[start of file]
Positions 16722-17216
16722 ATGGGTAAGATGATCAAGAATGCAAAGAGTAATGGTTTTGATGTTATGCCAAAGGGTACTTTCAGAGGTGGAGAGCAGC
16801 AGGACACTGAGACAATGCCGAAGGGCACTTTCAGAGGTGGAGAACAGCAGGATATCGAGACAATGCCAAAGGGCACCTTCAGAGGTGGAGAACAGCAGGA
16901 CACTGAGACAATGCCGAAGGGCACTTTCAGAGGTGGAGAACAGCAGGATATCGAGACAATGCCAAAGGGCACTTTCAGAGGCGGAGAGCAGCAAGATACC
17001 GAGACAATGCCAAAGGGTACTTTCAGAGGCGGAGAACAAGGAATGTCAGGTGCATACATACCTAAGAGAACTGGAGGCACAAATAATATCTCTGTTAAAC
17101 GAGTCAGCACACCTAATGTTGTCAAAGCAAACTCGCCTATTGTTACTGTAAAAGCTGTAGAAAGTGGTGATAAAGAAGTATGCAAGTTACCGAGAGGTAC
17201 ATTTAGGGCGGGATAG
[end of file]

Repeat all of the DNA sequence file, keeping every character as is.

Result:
Positions 16722-17216
16722 ATGGGTAAGATGATCAAGAATGCAAAGAGTAATGGTTTTGATGTTATGCCAAAGGGTACTTTCAGAGGTGGAGAGCAGC
16801 AGGACACTGAGACAATGCCGAAGGGCACTTTCAGAGGTGGAGAACAGCAGGATATCGAGACAATGCCAAAGGGCACCTTCAGAGGTGGAGAACAGCAGGA
16901 CACTGAGACAATGCCGAAGGGCACTTTCAGAGGTGGAGAACAGCAGGATATCGAGACAATGCCAAAGGGCACTTTCAGAGGCGGAGAGCAGCAAGATACC
17001 GAGACAATGCCAAAGGGTACTTTCAGAGGCGGAGAACAAGGAATGTCAGGTGCATACATACCTAAGAGAACTGGAGGCACAAATAATATCTCTGTTAAAC
17101 GAGTCAGCACACCTAATGTTGTCAAAGCAAACTCGCCTATTGTTACTGTAAAAGCTGTAGAAAGTGGTGATAAAGAAGTATGCAAGTTACCGAGAGGTAC
17201 ATTTAGGGCGGGATAG